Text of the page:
• then, promoting a second switch when points are redeemed, for example from travel by
       car to public transport.

To be effective the scheme needs to be well branded and simple to follow, backed up by
synchronised labelling and publicity campaigns. Rewards needs to be attractive enough to
encourage Londoners from all groups to make changes. The following table shows the type of
activities for which points might be collected and redeemed in a London scheme:

 Points collected for:                               Reward points used for:
 •       Waste separation and recycling at ‘bring    •   Buying fair trade brands and
         sites’                                          environmentally friendly products –
 •       Buying fair trade brands, low carbon, and       (including coffee in a participating coffee
         environmentally friendly products               chain?)
         through a branded labelling scheme          •   Shopping locally in identified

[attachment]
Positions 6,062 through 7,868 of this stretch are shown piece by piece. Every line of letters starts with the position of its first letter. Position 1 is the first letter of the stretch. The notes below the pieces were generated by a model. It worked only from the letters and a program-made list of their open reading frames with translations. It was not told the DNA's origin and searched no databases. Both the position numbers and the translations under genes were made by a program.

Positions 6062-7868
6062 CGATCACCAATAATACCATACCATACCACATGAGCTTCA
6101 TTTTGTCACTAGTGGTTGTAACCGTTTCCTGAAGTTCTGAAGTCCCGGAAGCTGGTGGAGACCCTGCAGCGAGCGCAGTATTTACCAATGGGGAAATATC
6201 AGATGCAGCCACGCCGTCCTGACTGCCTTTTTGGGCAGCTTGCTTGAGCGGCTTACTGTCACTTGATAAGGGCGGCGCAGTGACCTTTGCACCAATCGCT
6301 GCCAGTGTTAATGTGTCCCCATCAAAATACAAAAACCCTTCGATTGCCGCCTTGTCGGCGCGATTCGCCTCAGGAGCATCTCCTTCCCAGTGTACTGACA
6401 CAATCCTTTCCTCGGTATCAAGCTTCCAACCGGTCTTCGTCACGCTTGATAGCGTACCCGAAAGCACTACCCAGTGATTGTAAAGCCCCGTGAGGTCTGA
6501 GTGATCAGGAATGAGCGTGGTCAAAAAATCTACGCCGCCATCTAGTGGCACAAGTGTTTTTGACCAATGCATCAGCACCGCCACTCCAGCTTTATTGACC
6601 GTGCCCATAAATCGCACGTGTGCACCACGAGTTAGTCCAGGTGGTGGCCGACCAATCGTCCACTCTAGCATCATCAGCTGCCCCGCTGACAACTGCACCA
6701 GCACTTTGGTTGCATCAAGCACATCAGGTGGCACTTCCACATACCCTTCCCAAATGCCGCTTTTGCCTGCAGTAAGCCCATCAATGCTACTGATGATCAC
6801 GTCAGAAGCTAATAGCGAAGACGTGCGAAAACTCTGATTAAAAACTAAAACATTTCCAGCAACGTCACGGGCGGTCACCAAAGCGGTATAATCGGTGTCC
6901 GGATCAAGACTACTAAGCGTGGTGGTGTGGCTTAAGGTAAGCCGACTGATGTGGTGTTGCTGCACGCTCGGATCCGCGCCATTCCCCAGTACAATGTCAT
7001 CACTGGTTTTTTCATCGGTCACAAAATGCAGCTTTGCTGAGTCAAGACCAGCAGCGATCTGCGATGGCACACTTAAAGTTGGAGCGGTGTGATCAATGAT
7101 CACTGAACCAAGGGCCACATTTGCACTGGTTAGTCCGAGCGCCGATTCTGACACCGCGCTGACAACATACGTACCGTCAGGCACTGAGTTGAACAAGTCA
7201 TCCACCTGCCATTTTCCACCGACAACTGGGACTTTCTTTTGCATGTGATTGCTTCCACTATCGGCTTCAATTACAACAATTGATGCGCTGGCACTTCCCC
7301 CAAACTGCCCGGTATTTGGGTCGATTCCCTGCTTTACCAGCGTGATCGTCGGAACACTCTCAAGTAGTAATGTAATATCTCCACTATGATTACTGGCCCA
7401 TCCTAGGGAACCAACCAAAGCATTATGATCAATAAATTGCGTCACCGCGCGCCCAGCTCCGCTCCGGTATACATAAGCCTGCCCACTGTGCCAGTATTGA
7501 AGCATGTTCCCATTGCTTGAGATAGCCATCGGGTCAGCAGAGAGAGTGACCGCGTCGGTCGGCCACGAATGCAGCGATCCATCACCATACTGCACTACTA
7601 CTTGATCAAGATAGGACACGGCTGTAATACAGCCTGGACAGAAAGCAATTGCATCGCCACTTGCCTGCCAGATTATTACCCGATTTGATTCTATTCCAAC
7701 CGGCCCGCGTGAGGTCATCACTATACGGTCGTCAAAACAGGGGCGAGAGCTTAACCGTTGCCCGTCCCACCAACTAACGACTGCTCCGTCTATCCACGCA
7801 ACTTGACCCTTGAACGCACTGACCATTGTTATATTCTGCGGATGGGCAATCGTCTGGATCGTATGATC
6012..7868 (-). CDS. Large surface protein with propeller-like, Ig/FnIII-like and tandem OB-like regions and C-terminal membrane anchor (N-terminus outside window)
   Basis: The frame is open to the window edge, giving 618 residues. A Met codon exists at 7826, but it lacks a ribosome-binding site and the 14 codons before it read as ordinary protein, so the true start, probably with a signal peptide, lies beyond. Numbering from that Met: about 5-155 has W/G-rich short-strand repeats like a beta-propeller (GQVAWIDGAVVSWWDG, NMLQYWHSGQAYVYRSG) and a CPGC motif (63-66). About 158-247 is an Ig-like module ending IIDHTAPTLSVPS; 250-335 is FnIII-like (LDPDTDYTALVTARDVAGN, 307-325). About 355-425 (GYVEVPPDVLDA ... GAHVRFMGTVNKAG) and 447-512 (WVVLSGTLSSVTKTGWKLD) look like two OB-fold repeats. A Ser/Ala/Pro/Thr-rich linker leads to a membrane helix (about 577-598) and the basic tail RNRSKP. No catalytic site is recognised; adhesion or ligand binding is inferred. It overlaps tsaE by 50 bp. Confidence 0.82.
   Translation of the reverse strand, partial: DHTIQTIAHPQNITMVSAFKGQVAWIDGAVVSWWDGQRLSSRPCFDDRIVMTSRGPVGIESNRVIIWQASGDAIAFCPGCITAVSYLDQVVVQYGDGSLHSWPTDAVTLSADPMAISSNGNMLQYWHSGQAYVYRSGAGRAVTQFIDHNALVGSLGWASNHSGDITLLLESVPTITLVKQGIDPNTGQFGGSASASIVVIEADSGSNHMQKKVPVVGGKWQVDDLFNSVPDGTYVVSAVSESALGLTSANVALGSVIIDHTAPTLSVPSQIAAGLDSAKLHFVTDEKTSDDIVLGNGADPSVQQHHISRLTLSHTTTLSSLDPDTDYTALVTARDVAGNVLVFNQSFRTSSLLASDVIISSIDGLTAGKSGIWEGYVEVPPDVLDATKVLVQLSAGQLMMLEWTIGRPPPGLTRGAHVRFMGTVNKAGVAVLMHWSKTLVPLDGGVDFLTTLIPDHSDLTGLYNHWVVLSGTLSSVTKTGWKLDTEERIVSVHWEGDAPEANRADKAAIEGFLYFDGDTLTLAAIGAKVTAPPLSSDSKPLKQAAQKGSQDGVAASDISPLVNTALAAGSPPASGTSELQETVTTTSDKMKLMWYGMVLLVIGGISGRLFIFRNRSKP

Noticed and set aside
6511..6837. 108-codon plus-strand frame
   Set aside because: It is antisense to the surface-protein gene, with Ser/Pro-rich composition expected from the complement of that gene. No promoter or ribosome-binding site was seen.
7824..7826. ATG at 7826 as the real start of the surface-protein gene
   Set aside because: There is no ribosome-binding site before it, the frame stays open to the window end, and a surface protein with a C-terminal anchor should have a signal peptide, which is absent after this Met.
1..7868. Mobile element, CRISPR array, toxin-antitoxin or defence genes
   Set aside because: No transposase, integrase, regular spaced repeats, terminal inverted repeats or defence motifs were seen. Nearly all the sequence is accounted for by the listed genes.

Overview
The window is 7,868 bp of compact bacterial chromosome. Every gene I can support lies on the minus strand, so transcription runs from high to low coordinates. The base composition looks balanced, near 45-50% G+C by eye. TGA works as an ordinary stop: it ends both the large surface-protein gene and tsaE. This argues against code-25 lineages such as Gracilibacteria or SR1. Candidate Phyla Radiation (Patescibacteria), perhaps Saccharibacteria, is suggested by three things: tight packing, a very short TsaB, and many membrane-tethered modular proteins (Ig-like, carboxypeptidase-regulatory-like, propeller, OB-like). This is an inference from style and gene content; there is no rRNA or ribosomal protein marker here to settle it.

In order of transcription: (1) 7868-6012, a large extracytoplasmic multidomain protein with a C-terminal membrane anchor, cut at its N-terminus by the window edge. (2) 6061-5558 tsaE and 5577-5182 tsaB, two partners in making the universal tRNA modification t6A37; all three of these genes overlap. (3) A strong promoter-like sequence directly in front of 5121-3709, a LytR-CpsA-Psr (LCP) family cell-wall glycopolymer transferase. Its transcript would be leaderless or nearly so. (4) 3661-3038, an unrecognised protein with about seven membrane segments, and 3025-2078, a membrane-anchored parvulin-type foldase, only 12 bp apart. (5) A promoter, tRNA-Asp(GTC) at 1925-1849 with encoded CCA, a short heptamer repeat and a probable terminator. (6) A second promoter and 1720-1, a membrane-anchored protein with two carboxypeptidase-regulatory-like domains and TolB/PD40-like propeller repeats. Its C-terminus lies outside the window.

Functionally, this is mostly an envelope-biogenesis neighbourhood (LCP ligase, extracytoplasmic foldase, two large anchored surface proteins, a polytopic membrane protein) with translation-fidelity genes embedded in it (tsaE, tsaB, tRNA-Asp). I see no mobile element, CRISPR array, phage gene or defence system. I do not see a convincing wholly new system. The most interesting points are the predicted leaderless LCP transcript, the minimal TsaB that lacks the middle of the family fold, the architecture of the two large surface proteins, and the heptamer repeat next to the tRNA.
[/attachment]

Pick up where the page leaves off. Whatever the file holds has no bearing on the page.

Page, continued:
agreed with major retailers – including         independent retailers
         energy saving light bulbs, insulation or    •   Crediting Oystercards/reducing season
         energy saving boilers                           ticket payment
 •       Shopping locally (through agreements        •   Paying for activities such as the London
         with specialist or local retailers)             Eye and cinema tickets
 •       Buying renewably generated electricity      •   Vouchers for gardening equipment
         or ethical financial products               •   Book tokens
 •       Hours donated to local time bank for        •   Mobile phone minutes
         voluntary activities                        •   DVD rental
 •       Buying or renting bicycles


The scheme would need to run on a commercial